Almost Got Me, But...****
It’s a Free To Play game. I have tried a few of these now, trying to figure out why they are so popular, but it continues to escape me. I dislike them, but not wholly because they strike me as misleading at best. There really is nothing free about them, except maybe the first hour. Which is spent doing a lot of tutorial-style stuff anyway. By the time you get to your first case, you need more energy – which is of course where the actual dollars come in.
I don’t like these sorts of games for other reasons as well though. I’ve never bothered to explain these games to others, but finally, I will have a go at it here.
The object of the exercise is to accumulate experience points, and increase your levels, at which point more interesting stuff happens. The initially simple quests you are sent on show you the basics of getting around the map, searching a HOP, and interacting with characters . What this actually entails is quite complex, and unless you’ve played these games before, you will need that tutorial.
You attain the goals – experience, crystals, coins, energy, power ups and specific quest items, as well as collectibles for extra rewards – by completing these HOP scenes. Each of which have only a half a dozen items listed. You will need to return to these scenes many times before they are completed, but the list and the placement of the items change each time. Still, I was bored after the first two. They do spice it up a bit with a “night” mode, and a “frost” mode, but it is still the same scene. There is a magnifier I found useful, and a hint. Which I didn’t dare use in case it took away stuff I’d have to buy. There is also a thermometer which indicates what multiples of the points for an item apply, which goes up as you find items quickly and down when you don’t.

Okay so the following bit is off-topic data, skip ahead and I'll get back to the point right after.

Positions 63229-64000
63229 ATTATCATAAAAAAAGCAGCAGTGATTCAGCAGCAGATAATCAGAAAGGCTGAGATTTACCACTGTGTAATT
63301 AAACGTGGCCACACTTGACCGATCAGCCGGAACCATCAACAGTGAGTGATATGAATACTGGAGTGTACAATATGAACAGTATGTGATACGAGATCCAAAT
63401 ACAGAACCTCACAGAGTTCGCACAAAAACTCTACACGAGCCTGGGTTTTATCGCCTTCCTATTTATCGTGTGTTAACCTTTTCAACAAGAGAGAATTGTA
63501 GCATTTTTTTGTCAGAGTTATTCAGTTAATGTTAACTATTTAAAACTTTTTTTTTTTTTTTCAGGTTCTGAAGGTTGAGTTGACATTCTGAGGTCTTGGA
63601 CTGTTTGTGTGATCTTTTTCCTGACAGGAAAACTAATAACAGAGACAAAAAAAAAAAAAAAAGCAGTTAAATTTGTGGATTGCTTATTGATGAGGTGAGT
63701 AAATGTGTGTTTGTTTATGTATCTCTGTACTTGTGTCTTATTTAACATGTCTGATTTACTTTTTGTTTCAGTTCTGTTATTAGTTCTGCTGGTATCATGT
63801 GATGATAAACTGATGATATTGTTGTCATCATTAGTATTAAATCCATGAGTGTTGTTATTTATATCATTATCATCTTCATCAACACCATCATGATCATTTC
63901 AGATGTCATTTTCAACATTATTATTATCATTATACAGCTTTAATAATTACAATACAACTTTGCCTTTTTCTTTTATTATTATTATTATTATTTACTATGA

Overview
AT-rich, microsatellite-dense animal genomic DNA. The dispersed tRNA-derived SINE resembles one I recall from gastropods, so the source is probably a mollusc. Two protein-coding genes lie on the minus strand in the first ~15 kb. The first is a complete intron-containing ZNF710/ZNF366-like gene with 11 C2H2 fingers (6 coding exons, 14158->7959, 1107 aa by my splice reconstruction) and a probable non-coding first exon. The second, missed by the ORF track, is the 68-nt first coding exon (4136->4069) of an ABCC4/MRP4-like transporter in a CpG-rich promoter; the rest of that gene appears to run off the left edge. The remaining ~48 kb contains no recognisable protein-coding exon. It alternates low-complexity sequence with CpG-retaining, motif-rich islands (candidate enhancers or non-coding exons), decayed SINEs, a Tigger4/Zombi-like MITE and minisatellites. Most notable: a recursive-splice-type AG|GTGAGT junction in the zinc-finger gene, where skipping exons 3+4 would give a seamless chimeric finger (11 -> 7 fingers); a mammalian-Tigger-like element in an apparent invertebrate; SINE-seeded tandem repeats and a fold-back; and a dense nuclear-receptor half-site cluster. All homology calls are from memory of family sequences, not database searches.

Generally, there will be quest items, say a newspaper, to be gained in these searches as well. Once you have completed the quest you must click on the indicator for it in the top left to get credit for it and receive your reward. Areas open up only when you have completed certain quests, found certain items, or reached a certain level.
You could play at this level interminably, but taking on each quest takes energy, and that’s what you must, ultimately, pay for. Because once you have run out of it, you cannot play again for a certain period of time. I am a little fuzzy on how much time that is.
Okay, enough about the gameplay. The story is attractive. You answer a request from M. Dupin to help him with his brand new detective agency. You are introduced to his secretary, who in fact does most of the explaining – why is that man so camera shy? – and soon you are searching Dupin’s house for forgotten items. Learning about how to create your own wardrobe, and how to decorate the very Spartan office.
Actual crimes start happening, including a reworked one fans will recognise, done in such a way that the HOPA game’s ending will not be correct. Guess they have to keep the suspense going. You get to meet the police involved, for whom you must first do favours of course, and then you will be ready to search the crime scene with M. Dupin.
Oh, look at the time! We’d better buy some energy before starting this investigation. Yup, you guessed it, the minute something interesting looks like happening, we must pause from our “sponsor” and buy something. Only $2.50, sure, but slippery slope I reckon, so even though I was tempted to keep playing, I refrained and got out while I could lol.
Did I, ultimately, enjoy it? Well, the music and the art were so Dark Tales, it was wonderful. M. Dupin, when he showed up, looked particularly handsome and much more like his old self. The HOPs were all disgustingly easy even by my standards, and the rest was just frou frou as far as I was concerned. No story could develop smoothly with that chip chop design of playing quests, so over time I think it would really get my goat.
Still, I stuck it out for an hour, and didn’t actively hate it. A lot of that was Dark Tales nostalgia. Still, I might go back...
As for recommending it, I can’t go conclusively one way or the other. Which is the best I’ve had to say about any of these F2P games.